By a succession of rather singular incidents, I discovered that a dissolute, drunken man about town was my father-which I regarded at the time as the greatest mishap that could possibly befall me. But I took him to my boarding-house, where good-I might even say blessed-Mrs. Greenough took care of him, giving to his body the nursing he needed, and to his spiritual wants the gospel of

Jesus Christ. What my poor father, who had become the moral and physical wreck of what he had been before, could not do of his own strength, he did with the grace and by the help of God-he abandoned his cups, and became a sober, moral, and religious man. He attended every service at the Methodist church, into whose fold Mrs. Greenough had led him, and where, for two years, he had been a faithful, consistent, and useful member.

He was employed as the agent of a very wealthy southern planter, who had large possessions in St. Louis. He had the care of property worth hundreds of thousands, and received and disbursed large sums in rents, repairs, and building. He had a salary of twenty-four hundred dollars a year, more than half of which he saved, for we continued to live at the humble abode of Mrs. Greenough after the dawn of our prosperity. I had saved nearly all my wages, and at the opening of my story I was worth, in my own right, about two thousand dollars, with which, however, I did not purpose to meddle.

Through all my mishaps I had reached the flood tide of prosperity. There was only one thing in the wide world that disturbed me; and that, at last, almost became a burden to me. I had a mother whom I had never seen within my remembrance. She was a beautiful woman, as her miniature in my possession fully testified, as well as those who had known her. Mr. Collingsby, her father, had three children, of whom my mother was the youngest. He was a wealthy man, and formerly a resident of St. Louis, from which he had removed, partly on account of his business, and partly it was said, to avoid the importunities of my father, who made himself very disagreeable in his inebriation. He was largely engaged in railroad and other business enterprises. My mother was travelling in Europe, with her brother, and was not expected to return for several years.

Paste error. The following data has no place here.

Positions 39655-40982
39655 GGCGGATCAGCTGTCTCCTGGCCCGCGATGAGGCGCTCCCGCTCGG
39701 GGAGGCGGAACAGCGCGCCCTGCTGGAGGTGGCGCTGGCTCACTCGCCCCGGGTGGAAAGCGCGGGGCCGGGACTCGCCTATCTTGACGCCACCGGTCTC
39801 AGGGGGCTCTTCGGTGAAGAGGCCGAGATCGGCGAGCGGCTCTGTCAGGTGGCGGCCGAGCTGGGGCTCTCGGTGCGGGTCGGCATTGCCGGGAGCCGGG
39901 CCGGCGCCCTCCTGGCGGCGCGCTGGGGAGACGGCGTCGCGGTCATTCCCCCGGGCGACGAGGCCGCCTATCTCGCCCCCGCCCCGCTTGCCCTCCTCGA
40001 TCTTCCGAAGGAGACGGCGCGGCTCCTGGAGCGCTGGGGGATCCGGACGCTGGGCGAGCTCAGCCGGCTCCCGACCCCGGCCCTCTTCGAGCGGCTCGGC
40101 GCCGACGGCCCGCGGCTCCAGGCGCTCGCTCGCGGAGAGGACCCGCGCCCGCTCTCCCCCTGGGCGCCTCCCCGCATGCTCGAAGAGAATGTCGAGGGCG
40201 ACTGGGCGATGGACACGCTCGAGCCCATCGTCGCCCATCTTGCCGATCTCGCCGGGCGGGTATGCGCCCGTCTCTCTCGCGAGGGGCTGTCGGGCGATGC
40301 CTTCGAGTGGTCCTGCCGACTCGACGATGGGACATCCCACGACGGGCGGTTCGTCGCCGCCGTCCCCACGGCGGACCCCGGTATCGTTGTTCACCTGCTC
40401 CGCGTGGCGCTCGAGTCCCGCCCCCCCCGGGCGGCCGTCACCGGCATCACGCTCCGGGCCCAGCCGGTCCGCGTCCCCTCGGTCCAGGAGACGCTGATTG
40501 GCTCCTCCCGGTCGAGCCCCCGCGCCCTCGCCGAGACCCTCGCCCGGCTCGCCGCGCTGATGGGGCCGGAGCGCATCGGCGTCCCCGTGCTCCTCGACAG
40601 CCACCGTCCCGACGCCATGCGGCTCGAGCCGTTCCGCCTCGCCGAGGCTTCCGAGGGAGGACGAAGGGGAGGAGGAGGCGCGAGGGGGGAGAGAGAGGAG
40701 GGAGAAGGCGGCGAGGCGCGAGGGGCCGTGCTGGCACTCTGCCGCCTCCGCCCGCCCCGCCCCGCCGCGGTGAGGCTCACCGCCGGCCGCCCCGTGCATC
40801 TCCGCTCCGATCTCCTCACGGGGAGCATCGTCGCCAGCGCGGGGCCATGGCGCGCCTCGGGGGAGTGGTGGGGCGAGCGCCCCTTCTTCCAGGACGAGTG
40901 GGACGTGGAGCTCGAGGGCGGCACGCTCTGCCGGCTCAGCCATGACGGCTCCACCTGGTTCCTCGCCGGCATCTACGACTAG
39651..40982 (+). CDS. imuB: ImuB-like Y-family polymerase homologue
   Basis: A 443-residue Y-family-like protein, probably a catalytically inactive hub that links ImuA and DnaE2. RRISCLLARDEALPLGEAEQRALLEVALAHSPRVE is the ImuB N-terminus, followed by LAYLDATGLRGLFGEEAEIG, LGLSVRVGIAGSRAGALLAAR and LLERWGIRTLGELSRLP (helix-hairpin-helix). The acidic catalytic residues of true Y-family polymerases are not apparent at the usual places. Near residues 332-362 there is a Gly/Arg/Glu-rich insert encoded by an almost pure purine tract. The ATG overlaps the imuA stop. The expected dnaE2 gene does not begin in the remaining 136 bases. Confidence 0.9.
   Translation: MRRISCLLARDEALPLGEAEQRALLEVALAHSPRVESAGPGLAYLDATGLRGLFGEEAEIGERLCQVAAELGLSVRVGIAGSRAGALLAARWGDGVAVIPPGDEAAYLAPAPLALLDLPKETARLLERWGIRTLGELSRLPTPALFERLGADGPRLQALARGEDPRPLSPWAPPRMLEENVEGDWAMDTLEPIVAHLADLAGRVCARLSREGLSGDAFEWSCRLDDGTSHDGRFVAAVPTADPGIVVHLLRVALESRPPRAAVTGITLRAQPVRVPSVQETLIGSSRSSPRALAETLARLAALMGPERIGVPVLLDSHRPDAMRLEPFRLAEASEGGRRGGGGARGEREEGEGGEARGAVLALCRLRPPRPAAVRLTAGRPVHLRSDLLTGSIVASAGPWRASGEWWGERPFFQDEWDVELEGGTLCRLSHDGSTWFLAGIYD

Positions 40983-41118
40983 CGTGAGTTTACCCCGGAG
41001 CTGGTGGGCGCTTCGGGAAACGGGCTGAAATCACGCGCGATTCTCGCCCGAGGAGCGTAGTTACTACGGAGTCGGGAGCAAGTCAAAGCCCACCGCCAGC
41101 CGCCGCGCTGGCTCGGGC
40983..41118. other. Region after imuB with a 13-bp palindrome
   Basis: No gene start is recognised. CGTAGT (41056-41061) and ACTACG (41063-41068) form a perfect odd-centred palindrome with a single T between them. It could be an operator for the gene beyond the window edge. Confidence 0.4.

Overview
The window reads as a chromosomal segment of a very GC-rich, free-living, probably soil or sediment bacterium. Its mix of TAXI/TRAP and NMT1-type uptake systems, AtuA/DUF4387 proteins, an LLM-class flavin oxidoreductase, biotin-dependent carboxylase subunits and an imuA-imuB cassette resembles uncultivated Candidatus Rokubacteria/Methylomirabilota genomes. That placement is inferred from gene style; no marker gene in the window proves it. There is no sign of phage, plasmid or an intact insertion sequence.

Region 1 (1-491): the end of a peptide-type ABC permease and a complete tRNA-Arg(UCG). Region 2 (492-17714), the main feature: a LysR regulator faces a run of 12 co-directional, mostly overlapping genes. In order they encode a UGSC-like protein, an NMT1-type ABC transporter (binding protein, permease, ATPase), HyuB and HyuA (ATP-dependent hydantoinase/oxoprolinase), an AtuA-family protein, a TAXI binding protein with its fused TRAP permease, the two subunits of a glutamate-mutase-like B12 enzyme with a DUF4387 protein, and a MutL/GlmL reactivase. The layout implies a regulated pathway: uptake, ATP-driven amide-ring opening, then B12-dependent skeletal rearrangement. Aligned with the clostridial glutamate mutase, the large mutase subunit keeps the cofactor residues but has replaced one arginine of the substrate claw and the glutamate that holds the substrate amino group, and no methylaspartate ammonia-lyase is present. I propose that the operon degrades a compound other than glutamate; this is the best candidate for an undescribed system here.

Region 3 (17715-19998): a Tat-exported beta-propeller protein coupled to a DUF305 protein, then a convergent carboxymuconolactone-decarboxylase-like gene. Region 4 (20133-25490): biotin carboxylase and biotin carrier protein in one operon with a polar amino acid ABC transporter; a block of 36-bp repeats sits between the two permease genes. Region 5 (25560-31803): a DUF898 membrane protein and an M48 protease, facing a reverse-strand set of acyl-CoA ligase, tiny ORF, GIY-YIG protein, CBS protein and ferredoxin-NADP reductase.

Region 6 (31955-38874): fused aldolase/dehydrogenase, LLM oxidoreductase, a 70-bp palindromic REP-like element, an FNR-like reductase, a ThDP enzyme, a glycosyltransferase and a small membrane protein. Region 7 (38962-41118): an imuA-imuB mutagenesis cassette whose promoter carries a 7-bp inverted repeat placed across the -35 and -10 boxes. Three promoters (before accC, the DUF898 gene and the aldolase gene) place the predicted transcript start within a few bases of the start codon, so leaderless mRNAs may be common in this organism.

That which had become a burden to me was the desire to see my mother, with the added longing to have our little family reunited. There was no good reason why we should longer be separated. My father was a steady, industrious, Christian man, who had repented in sackcloth and ashes the errors of his lifetime. He had written to Mr. Collingsby several times, but no notice had ever been taken of his appeals. In vain he assured the father of his injured wife that he was an altered man; that he drank no liquor or anything that could intoxicate; that he was a member in good standing of the Methodist church, and that he was receiving a handsome salary. Equally vain was the appeal for his son, whose existence seemed to be doubted, and was practically denied.